William Hussey on LGBTQIA+ representation in romance
"Representation in romance says: whoever you are, wherever you are, you deserve to love and to be loved."
This post was written by William Hussey, author of The Outrage
WHAT’S LOVE GOT TO DO WITH IT? by William Hussey
When I was a kid growing up in the 1980s and 90s in a very traditional part of England, I simply did not see any positive representations of LGBTQ+ people. Not in books, not in film, not on TV or in advertising, and certainly not in romances. In those days, if a gay character was even included in such stories, then it would be as the ‘comedy’ best friend – a figure to be pitied and laughed at, certainly not worthy of love in their own right.
It was only years later that I discovered that there were rare examples of queer romances being written and filmed at this time (the 1996 movie BEAUTIFUL THING comes to mind, as well as a film I almost caught on TV late one night, 1985’s MY BEAUTIFUL LAUNDRETTE), but they did not reach me and I doubt many gay teens of my generation had access to them.
The idea of a same-sex couple falling in love on the page or onscreen, of them holding hands or (just imagine!) kissing, would have seemed incredible to us. An impossible fairy tale, and a potentially frightening one in terms of its consequences.
This was the height not only of the AIDS pandemic but the infamous Section 28, a piece of legislation that forbade, among other things, ‘the teaching of the acceptability of homosexuality as a pretended family relationship’. Thanks to Section 28, we had no sex education in school, and so our only knowledge of AIDS came from the harrowing ‘tombstone’ public health campaign, which painted it – and by extension, a gay existence – as a death sentence.
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Writers and filmmakers brave enough to include queer narratives in their work were met with howls of public protest and screaming tabloid headlines. Meanwhile, as a closeted gay kid, I was terrified of even my friends and family finding out I was gay, fearing bullying, a beating, or even worse.
And so what were we to do? Like most teenagers, we longed for romance. To imagine ourselves in that seat at the back of the class as the ridiculously cute new kid introduces themselves. To picture the scene in the school corridor where we would stumble over some bully’s outstretched foot, dropping our books as we inevitably faceplanted, only to find the new kid helping to collect up our homework, their lips forming an adorable smile.
Imagination was our only way to enjoy the warm, fuzzy thrill of fictional romance. I’ve discussed this a lot with gay friends of my age and we all did the same thing: we sat back in the cinema, closed our eyes, and transported ourselves into the straight romcoms that populated our teens. In our heads, we had elbowed the female lead aside and it was us in the final, triumphant reel, under the starry glow of the mirror ball, dancing cheek-to-cheek with Ryan Phillipe while the defeated mean girls looked on.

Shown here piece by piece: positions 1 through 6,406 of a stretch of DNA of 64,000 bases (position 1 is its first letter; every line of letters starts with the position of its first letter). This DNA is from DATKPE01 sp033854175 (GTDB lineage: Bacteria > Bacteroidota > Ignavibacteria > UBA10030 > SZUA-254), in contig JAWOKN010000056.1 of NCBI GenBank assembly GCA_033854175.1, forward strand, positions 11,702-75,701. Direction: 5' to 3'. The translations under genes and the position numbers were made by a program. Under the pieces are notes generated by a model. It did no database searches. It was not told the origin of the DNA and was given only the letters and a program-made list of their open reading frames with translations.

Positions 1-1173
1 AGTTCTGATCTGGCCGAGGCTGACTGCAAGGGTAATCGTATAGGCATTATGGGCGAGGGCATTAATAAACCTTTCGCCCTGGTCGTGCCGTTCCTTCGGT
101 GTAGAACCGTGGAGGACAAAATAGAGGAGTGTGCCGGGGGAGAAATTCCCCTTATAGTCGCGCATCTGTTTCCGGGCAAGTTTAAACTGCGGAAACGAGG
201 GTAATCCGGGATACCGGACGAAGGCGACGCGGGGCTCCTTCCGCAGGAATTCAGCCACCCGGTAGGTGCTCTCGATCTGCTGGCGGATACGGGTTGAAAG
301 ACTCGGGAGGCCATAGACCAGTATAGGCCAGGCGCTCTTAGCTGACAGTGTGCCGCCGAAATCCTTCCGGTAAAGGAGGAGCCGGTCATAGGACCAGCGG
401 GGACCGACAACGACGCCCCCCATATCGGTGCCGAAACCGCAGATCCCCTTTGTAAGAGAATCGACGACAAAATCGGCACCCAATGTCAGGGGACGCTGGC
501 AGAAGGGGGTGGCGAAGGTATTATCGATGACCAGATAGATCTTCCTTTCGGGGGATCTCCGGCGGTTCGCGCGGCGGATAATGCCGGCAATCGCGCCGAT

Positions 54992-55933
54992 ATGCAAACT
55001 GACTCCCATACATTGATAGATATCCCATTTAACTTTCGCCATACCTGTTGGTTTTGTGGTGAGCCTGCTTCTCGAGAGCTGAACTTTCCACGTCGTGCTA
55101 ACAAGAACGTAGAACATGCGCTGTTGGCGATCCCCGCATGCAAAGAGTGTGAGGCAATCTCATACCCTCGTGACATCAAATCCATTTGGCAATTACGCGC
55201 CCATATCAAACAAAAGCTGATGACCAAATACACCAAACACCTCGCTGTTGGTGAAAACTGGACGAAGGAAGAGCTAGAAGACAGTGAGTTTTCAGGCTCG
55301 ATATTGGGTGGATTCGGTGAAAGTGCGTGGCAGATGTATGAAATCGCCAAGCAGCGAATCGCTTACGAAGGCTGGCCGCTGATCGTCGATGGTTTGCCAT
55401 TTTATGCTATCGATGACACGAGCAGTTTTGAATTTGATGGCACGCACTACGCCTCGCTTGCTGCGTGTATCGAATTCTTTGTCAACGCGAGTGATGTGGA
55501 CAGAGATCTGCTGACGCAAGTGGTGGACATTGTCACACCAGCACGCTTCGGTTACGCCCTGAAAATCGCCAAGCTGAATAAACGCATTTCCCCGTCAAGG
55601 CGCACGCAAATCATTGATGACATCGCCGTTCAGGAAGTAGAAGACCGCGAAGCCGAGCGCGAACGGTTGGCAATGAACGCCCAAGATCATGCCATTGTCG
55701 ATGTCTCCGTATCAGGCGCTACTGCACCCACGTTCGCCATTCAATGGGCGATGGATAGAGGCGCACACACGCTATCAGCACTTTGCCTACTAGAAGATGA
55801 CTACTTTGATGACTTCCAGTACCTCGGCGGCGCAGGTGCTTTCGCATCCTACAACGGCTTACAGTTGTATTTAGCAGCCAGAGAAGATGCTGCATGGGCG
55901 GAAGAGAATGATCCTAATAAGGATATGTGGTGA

Our generation had to use our imagination to find representation. It warms my heart that, for so many today, they do not. Because representation is important. As the main character says in my new LGBTQ love story/thriller THE OUTRAGE, ‘To see yourself reflected as a human being, with worth and dignity? I really think that has the power to change minds. Even save lives.’
It does have this power, but it has a softer influence too. When I set out to write both THE OUTRAGE and HIDEOUS BEAUTY, I didn’t just want them to be thrillers that tackled big, important subjects. I wanted to reach back to my teen years and write the kind of a heart-bursting, swoony romance I had longed for then. Same-sex love stories are just as worthy of being told as straight romances, in fact, they are crucial. If I had seen just one such representation when I was an unhappy teenager, projecting my hopeless fairy tales onto the big screen, it might have saved me many years of needless heartache.
Representation in romance says: whoever you are, wherever you are, you deserve to love and to be loved.
You, just as you are.
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Some favourite LGBTQ+ romances:
Simon and Blue in Becky Albertalli’s SIMON Vs THE HOMO SAPIENS AGENDA: The modern classic. A beautiful, generous, life-affirming story of gay first love.
Mateo and Rufus in Adam Silvera’s THEY BOTH DIE AT THE END: A stunningly original and accomplished piece of storytelling. We know the fate of Mateo and Rufus at the very beginning of the book, but Silvera teaches us that even doomed love is enriching and worthwhile.
Noah and Harry in Simon James Green NOAH novels: Side-splittingly funny, awkwardly romantic (in the best sense) as well as gorgeously observed. As hilarious as it is moving.
Rafe and Ben in Bill Konnigsberg’s OPENLY STRAIGHT: an unconventional ‘romance’, and one that deals subtly with the idea of unrequited love and the responsibility we bear for the secrets we keep in the name of love. However much we might yearn for a conventionally happy ending, this story pitches its conclusion perfectly.
Get your copy of The Outrage by William Hussey here.